I have learned that if I wait to write until I think I have something to write about, it is often a very long wait. On the other hand, if I simply open to a new page in my notebook and write whatever comes to mind at that moment, I am often surprised by what flows from my pencil.
More than anything else, it was that feeling of surprise I wanted my fifth-grade writers to experience when we began doing our “15 Minutes on Friday” writing.
Last fall in a daylong literacy institute, Ruth Ayres told us about a Friday meme she participates in on her blog. It is called “5 Minute Friday.” She opens a blog post, writes for five minutes, types “stop” and hits “post” at the end of her time, links in with other participants, and comments on the blog of the person who linked before her.
Ruth had us write for five minutes, just so we could experience how much we could write in that time, and how surprised we would be at where our ideas led us.
I was hooked. I wanted to try this with my students.
Because I know that five minutes is likely not long enough for most fifth graders to work up a good head of steam in their writing, I extended the time to 15 minutes. I write alongside my students. I do not assign or suggest a prompt. We each open a new post on KidBlog, I set the timer, and a hush punctuated by the clicking of keyboards settles over the classroom for 15 minutes. When the timer goes off, we type “stop” and click on “post.” I ask one question before we spend some time reading and commenting: “What surprised you?”
My students have been surprised by how much they were able to write, by the story that emerged from only, “Once upon a time . . . ,” and by how much fun they had.
Along with the joy of the surprise, I have a couple of teacherly goals for this writing and a few questions that I want to keep track of over time:
1. I want my students to build stamina for extemporaneous on-demand writing and functional keyboarding as we move toward Common Core and the PARCC assessments.
2. I want to use this weekly writing as a formative assessment that can drive my instruction in minilessons, small-group work, and individual intervention. I also want to use this writing to make sure that the lessons I’ve taught have “stuck.”
3. I want my students to know each other as writers as well as they know each other as readers. It’s easy to see what books others are reading, and this gives everyone a weekly peek at classmates’ writing.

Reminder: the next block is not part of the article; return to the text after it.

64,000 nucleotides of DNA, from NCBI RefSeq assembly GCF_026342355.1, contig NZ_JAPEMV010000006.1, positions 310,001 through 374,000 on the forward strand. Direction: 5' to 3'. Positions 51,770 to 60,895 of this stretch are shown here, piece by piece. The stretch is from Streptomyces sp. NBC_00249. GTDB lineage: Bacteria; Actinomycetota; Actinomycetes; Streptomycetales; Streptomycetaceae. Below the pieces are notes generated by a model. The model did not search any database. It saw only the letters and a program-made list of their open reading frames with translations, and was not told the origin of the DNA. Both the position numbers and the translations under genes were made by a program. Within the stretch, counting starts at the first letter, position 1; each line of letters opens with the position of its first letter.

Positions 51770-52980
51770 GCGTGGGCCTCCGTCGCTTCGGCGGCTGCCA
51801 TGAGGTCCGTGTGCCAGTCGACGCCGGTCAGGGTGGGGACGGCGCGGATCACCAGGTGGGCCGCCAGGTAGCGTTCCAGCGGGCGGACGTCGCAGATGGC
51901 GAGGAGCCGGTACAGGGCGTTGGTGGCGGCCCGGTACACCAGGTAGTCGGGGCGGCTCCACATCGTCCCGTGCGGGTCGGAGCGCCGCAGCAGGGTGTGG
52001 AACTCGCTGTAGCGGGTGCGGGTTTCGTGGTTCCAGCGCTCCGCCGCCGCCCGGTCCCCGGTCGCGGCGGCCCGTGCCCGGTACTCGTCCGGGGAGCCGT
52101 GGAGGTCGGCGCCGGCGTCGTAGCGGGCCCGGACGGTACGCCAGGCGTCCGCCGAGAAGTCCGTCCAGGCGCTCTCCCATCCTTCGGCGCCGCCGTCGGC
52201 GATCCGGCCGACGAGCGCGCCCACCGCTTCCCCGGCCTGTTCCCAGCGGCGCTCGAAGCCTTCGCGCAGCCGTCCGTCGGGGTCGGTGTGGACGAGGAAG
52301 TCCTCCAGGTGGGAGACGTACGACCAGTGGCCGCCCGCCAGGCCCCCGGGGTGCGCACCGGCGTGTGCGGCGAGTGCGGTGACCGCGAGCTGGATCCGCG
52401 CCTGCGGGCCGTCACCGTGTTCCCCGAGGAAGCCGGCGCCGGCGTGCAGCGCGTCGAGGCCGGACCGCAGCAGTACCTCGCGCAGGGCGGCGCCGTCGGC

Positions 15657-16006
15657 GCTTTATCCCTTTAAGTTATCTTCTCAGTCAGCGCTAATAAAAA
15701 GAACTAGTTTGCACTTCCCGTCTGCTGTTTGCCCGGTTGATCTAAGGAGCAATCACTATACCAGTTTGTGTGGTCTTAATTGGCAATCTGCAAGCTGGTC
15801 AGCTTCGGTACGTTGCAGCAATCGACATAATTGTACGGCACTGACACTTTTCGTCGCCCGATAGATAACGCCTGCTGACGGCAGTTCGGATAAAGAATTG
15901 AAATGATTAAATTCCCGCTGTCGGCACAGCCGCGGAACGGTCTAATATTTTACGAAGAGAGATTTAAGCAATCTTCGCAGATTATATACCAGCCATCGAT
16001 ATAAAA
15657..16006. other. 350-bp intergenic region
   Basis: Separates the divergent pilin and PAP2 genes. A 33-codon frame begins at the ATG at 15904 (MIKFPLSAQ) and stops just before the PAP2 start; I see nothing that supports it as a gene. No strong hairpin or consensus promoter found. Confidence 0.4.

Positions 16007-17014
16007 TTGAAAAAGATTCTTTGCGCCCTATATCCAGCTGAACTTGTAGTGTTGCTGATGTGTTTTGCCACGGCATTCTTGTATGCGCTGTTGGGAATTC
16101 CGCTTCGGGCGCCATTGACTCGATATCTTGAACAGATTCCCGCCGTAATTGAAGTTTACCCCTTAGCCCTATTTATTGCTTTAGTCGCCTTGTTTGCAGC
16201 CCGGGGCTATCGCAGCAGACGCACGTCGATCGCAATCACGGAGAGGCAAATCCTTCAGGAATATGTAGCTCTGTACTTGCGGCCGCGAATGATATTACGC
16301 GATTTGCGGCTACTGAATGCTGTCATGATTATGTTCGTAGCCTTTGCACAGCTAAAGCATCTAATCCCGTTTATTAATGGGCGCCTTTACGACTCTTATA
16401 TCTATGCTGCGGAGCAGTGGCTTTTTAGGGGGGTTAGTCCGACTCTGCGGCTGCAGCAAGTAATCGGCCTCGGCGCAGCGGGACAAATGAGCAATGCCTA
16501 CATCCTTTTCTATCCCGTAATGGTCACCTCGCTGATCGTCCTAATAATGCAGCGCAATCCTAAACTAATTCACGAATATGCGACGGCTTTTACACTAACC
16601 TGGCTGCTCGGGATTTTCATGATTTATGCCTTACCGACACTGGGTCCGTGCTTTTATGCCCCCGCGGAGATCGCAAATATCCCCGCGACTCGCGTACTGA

4. My personal goal is to write fiction, which is my own weakest writing genre.
1. What difference will it make to have my writing on the blog as a model?
2. What trends will I notice in each child’s writing? In the class writing?
3. What kinds of conversations will develop in the comments?
4. How will sharing writing deepen our classroom community?
On a weekly basis, I monitor my students’ writing (both posts and comments) by reading and commenting on every child’s blog post. To track my goals and questions over time, I created a simple chart for notetaking as I read back over three weeks’ worth of posts on each child’s blog. This way I can look for growth as well as areas of concern on both an individual and a class-wide basis. The categories on this chart for now include length, capitalization/punctuation, sentence complexity, dialogue, paragraphs, and “notable.”
In a recent whole-class review of “15 Minutes on Friday” writing, I was pleased to discover that there are only a couple students who need serious intervention with the use of capital letters and punctuation for correct sentence formation. On the other hand, hardly anyone in the class is using paragraphs. That might be something we need to study more as we read, and to explore in whole-class craft lessons. This is when it will be very helpful to have my own writing to use as a model for the students. I can go through a post and explain how I decided where to break my writing apart into longer and shorter (sometimes single sentence) paragraphs. Seven students have given dialogue a go. This will be a good group for exploring the tricky conventions of dialogue.
I can’t afford to experiment with all of my instructional practices at once. Nor, for the sake of my own sanity, would I want to. Doing “15 Minutes on Friday” is one small slice of my teaching that I can afford to devote to inquiry. Because I have relatively few preconceived notions about the direction this weekly writing exercise might take, and because I have resisted the urge to add any more constraints than the time limit, I have given myself the gift of a teaching experience much like the writing experience itself. Now that I’ve started, I am open to and delighted by the surprises that I am discovering along the way!